It’s a design that has long been a trademark to many a historic downtown, but the modern design of the traffic roundabout is becoming a more and more common sight in Pennsylvania.

Construction began last week in Middlesex Township and Perry County on a roundabout at Sterretts Gap, which is the intersection of Route 34, Mountain Road and Sunnyside Drive. It will be first modern roundabout in Cumberland and Perry counties and one of a few in the Midstate — there are two others in York County, two in Linglestown, one in Campbelltown, Lebanon County, and one in Abbottstown, Adams County. PennDOT estimates there are 16 built on a state-owned road in Pennsylvania and four others built in local roads.

About five other roundabouts in the state are already under construction.

That is a big jump from when Pennsylvania — and the rest of the country — started looking at roundabouts as a viable option for intersection design, said Jeff Bucher, project development engineer at PennDOT and roundabout coordinator for the state.

“The modern roundabouts started being built in the country in the mid 1990s,” he said. “Maryland started before we did. They have 150 roundabouts now. So, we’re actually, for our area, late adapters of the roundabouts. I think our first roundabout in the state was in 2005.”

Bucher explained that the modern roundabout is a little different from those in historic downtowns, such as in New Bloomfield and Gettysburg.

“At the Gettysburg Square, that’s an old-style traffic circle with parking,” Bucher said. “(Modern) roundabouts are small and accommodate vehicles. It is not supposed to have parking.”

Pedestrian traffic is also slightly different. Modern roundabouts do not allow pedestrians to travel to the center of the circle, but rather are built to have them use crosswalks, sidewalks and islands at the entrance/exit of each road into the roundabout.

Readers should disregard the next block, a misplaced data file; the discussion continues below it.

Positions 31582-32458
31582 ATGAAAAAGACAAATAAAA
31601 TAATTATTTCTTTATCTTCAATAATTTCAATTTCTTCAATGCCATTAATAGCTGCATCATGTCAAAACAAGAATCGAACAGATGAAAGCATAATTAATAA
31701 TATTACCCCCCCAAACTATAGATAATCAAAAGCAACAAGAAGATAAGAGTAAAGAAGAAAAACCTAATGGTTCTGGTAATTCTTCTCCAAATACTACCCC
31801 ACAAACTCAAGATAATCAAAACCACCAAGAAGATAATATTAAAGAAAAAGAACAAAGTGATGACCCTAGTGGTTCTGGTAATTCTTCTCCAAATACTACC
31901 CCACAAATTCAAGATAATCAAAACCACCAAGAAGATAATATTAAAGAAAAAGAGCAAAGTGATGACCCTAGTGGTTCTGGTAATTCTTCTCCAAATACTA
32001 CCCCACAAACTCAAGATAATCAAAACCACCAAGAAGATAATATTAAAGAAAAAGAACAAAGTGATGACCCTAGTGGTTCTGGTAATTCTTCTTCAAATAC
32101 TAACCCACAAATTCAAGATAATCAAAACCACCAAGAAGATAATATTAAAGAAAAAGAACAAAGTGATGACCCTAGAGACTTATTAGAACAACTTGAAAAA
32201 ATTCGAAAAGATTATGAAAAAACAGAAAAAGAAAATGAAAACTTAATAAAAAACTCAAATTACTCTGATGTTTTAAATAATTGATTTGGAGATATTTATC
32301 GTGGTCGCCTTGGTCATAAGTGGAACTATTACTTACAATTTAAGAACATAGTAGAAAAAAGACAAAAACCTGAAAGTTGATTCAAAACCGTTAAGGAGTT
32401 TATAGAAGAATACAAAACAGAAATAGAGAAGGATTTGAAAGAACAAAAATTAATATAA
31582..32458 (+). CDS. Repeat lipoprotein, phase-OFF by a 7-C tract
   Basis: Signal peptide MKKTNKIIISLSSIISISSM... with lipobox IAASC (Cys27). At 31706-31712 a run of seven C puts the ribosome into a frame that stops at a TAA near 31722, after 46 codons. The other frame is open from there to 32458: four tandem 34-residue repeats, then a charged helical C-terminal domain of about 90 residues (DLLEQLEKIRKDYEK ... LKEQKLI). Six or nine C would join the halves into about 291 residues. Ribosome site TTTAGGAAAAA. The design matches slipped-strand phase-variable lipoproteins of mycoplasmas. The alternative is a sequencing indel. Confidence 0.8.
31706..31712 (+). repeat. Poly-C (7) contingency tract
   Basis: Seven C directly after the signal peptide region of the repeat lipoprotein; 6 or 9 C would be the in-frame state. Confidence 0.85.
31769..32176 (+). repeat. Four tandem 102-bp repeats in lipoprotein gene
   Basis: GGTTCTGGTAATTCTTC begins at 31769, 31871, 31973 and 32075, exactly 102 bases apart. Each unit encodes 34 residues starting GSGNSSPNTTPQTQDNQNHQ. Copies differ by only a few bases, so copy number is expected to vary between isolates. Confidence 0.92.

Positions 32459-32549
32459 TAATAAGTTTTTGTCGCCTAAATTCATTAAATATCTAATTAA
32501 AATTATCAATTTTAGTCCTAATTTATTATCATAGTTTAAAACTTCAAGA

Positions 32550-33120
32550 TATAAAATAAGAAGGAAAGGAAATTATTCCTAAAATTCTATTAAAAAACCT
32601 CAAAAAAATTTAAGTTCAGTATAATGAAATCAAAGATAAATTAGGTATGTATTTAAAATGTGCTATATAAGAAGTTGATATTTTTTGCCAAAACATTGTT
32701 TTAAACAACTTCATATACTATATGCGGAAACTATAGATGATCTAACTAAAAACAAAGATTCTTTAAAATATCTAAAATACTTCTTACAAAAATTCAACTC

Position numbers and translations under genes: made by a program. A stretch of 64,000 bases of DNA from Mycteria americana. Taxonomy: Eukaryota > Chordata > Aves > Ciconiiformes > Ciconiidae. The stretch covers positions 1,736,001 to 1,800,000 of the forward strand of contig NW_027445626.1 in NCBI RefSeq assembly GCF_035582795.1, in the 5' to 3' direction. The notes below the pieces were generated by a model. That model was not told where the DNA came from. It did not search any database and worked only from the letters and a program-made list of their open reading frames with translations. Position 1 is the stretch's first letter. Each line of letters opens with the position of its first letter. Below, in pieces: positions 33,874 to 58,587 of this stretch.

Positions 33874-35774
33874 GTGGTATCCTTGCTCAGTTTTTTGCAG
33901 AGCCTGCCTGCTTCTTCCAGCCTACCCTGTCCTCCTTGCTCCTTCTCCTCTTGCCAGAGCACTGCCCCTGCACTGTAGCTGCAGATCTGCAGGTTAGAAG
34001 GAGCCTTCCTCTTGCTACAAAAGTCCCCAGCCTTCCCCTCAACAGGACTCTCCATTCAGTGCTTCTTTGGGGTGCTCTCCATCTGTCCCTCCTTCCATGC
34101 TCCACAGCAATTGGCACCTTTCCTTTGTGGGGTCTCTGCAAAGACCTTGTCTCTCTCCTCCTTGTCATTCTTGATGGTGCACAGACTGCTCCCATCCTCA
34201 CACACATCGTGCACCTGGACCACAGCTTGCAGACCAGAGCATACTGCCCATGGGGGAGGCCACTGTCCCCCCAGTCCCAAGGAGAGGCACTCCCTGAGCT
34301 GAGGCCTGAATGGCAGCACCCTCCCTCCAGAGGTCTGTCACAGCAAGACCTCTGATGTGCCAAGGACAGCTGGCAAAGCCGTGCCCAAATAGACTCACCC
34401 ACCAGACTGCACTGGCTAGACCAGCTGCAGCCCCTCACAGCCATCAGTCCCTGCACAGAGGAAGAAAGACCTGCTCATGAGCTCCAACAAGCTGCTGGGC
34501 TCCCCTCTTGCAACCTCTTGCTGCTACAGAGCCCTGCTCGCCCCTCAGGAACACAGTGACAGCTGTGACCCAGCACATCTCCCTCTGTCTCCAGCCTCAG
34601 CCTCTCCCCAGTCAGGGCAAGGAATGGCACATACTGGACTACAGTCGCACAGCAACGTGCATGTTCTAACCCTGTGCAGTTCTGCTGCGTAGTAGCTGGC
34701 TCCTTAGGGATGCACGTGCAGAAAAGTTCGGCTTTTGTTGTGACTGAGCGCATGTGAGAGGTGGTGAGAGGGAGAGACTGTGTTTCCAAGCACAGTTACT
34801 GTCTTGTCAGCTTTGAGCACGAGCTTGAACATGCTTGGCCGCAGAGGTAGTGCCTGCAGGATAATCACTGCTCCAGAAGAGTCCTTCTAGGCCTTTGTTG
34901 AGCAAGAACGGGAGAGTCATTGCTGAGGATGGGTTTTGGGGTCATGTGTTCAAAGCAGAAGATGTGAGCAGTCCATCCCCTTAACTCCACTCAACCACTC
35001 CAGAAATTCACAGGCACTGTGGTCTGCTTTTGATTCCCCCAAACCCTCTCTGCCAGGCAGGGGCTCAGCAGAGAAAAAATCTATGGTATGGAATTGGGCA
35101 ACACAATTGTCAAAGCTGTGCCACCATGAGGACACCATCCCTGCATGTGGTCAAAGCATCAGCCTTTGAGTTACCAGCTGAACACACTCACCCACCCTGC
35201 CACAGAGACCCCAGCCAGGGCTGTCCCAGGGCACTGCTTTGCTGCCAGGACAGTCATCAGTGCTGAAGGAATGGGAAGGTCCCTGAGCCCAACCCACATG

Bucher said the modern roundabouts mostly are constructed at intersections with a high traffic volume. The single-lane roundabout can be used for intersections that have about 25,000 average daily travel vehicles, though double-lane roundabouts can also be instructed for higher volumes of traffic, Bucher said.


There are two major reasons for construction of a roundabout — safety and traffic.

It’s the former that was an area of concern for Middlesex Township Police with the Sterretts Gap intersection. Middlesex Sgt. Steven Kingsborough said the department has responded to a number of crashes at the intersection — including some that were fatal.

“The accidents that we’ve had up there are not minor,” he said. “They’re reportable, which means there are injuries are a vehicle has to be towed.”

Kingsborough said the intersection involves speeds of 45 mph on Route 34 (Spring Road), and those trying to merge from Sunnyside Drive onto Spring Road often never saw the vehicle on Spring Road until it was “on top of them.”

PennDOT said Sterretts Gap had a crash rate higher than the statewide average for similar intersections. It attributed that to poor roadway geometry and lines of sight. Angle crashes and rear-end crashes together accounted for 69 percent of reportable crashes and 57 percent of non-reportable crashes at the intersection, which handles about 15,000 vehicles per day.

In the 28 years he’s worked at the department, Kingsborough said he’s seen two changes to that intersection. One involved installing a left turn lane on Spring Road heading to Sunnyside Drive. That cut back on the traffic that would back up on Spring Road when someone was attempting to turn left, but it hasn’t solved the issue, he said.

The roundabout currently under construction aims to reduce angle-type crashes and reduce the severity of future crashes.

Bucher explained that speeds in the roundabout are much slower than those at a normal intersection, so the 45 mph speeds on Spring Road would be reduced closer to 20 to 25 mph. Slower speeds mean less severe crashes, and PennDOT said roundabouts can provide a 90 percent reduction in fatal crashes, 75 percent reduction in injury crashes, 30 to 40 percent reduction in pedestrian crashes and 10 percent reduction in bicycle crashes.

Those are the kinds of statistics Kingsborough said they are hoping to see once the roundabout opens by the end of the year.

“We’re hoping it cuts down on serious accidents,” he said.